• Behaviour - Try to isolate from friends and siblings, Lack of interest for playing and activities, thoughts of self worthlessness, thoughts of suicide.
   • Cognitive function - Poor concentration, fearful and anxious speech.
   • Sleeping patterns - Short duration sleeping time, crying after or during sleeping, Insomnia or sleeping too much.
   • Physical function - Lack of activities, weight gain or loss, lack of appetite, digestive problems.

Assessment and diagnostic evaluation -

   • Beck Depression Inventory (BDI) - It is used to determine the duration, progression and severity of the depression.

   • Toxicology screening - If the depression is related to the drugs' side-effect, it is used to confirm that.

Medical management -

Various types of effective treatments are available for the major depression disorder. If a patient diagnose with major depression disorder, he/she should go for treatment as soon as possible.

   • Psychotherapy - Major depression disorder can be treated with psychotherapy. It has lot of therapeutic treatments such as problem solving therapy, self control therapy, cognitive therapy, behavioural therapy, interpersonal psychotherapy.

   • Electroconvulsive therapy (ECT) - It is most effective method for the major depression disorder. In this process an electrical current passes to the brain.

Pharmacological management -

   • Client should use antidepressant drugs which must be prescribed by a physician.
   • The client should the drug according to the physician drug combination and timing.
   • If the patient is too much of depressed, don't allow him to take medications by himself.

Nursing Management 

Nursing assessment -

   • Subjective data - Assess the client carefully during the history collection such as verbalization, coping skills, sleeping patterns, physical activity, drugs abuse, emotional tensions, diet pattern.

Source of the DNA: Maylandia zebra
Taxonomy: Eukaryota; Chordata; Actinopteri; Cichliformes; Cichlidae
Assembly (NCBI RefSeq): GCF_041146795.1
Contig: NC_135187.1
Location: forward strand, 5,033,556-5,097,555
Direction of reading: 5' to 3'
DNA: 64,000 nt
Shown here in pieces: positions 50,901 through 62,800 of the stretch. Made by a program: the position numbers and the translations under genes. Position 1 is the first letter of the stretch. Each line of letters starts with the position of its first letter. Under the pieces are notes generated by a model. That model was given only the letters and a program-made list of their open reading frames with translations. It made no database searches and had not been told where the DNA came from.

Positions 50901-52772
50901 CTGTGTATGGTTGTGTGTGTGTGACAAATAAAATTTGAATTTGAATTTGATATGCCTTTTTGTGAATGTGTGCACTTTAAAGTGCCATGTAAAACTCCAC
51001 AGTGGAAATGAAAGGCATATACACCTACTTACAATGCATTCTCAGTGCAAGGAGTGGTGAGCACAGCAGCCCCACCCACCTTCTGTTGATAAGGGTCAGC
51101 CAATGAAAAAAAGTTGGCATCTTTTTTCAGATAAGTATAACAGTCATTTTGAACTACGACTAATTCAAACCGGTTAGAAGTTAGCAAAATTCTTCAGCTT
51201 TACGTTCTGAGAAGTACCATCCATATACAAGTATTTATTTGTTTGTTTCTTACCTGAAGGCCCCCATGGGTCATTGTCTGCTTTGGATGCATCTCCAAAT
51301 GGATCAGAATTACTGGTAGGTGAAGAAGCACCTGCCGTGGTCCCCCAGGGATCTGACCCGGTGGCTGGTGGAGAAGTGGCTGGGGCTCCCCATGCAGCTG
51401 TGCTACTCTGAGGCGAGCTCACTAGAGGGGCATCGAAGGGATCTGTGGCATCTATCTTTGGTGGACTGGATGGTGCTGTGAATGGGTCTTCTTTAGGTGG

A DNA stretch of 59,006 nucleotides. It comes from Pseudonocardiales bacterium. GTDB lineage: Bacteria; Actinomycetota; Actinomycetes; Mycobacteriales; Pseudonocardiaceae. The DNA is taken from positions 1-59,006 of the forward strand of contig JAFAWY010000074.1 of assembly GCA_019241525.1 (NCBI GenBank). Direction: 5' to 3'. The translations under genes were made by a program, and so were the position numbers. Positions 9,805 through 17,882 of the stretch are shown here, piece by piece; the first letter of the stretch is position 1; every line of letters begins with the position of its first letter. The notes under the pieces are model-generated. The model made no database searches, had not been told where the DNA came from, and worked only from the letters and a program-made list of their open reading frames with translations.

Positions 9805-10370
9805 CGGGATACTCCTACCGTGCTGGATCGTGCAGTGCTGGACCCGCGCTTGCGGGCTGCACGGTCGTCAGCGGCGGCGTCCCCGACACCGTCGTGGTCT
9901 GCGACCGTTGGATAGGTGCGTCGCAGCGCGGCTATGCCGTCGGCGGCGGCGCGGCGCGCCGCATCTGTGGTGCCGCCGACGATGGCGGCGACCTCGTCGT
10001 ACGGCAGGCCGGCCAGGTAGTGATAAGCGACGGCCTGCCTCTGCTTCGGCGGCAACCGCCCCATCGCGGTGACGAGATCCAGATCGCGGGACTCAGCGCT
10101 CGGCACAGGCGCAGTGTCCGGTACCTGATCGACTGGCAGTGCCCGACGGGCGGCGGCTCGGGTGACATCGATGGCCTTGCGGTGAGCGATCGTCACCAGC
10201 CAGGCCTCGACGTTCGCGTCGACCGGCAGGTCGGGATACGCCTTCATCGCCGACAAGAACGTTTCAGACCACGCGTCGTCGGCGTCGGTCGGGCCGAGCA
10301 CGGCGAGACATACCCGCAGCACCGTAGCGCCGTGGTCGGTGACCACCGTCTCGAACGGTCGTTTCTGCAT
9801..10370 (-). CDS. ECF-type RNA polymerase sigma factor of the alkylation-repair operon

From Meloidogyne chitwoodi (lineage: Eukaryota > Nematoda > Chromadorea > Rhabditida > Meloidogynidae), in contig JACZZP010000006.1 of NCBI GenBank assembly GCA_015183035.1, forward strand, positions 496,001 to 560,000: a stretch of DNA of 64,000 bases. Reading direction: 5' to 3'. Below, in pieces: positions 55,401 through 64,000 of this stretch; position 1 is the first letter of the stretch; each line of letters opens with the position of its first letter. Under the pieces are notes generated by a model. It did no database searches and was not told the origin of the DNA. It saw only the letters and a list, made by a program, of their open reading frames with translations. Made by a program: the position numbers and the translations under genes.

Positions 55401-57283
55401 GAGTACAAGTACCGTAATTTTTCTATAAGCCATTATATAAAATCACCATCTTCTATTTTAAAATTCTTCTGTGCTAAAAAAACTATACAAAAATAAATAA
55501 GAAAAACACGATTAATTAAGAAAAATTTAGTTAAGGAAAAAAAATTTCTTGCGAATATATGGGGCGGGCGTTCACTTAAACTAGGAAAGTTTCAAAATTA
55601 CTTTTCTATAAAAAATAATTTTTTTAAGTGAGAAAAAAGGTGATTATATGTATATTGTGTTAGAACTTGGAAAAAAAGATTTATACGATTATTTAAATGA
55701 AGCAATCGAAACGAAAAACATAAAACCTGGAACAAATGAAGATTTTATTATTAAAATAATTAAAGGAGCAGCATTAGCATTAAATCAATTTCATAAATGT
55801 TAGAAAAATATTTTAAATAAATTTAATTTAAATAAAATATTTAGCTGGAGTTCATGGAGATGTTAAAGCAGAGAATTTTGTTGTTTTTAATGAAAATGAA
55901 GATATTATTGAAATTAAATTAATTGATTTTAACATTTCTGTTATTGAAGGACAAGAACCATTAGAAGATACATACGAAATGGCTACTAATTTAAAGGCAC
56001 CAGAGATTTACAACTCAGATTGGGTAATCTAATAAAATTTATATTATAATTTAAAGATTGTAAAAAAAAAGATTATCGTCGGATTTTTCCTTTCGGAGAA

• Objective data - The nurse should follow and record the client behaviour carefully such as lack of goal, problem management capabilities, social interaction, self worthlessness, self harmful behaviour, smoking, drug abuse.

Nursing diagnosis -

1. High risk of self directed violence related to depressed mood, feelings of worthlessness and anger directed  inward on self.

Objective - Patient will not harm self.

   • Create safe environment for the severe depressed patients. Remove all the potentially harmful objects from the patient. Supervise closely during the meals and medication administration.
   • Do not allow the patient to put the blot on his side of the door of bathroom or toilet.
   • Encourage the patient to the express his feelings including anger.

2. Dysfunctional grieving process related to perceived to real loss as evidenced by denial of loss, inability to perform daily activities.

Objective - Patient will be able to perform normal behaviour and communicate associated with grieving.

Intervention -
   • Assess the stage of fixation in grief process.
   • Spend time with the patient and accept him, show empathy, communicate in a positive way and give care.
   • Allow the patient to take decision regarding own care.
   • Provide simple activities which can be performed easily.

3. Altered communication process related to depressive cognitions as evidenced by being unable to communicate with others and expression of fear of failure.

Objective - Patient will communicate with staff and other patients.

Intervention -
   • Observe the patient's non-verbal communication very carefully. Sometimes patient may express that he is happy but his activities, facial expression and speech can determine the actual situation.
   • Ask the questions in such a way so that patient will have to answer in more than one words.
   • Maintain silence and don't express anxiety or discomfort to the patient.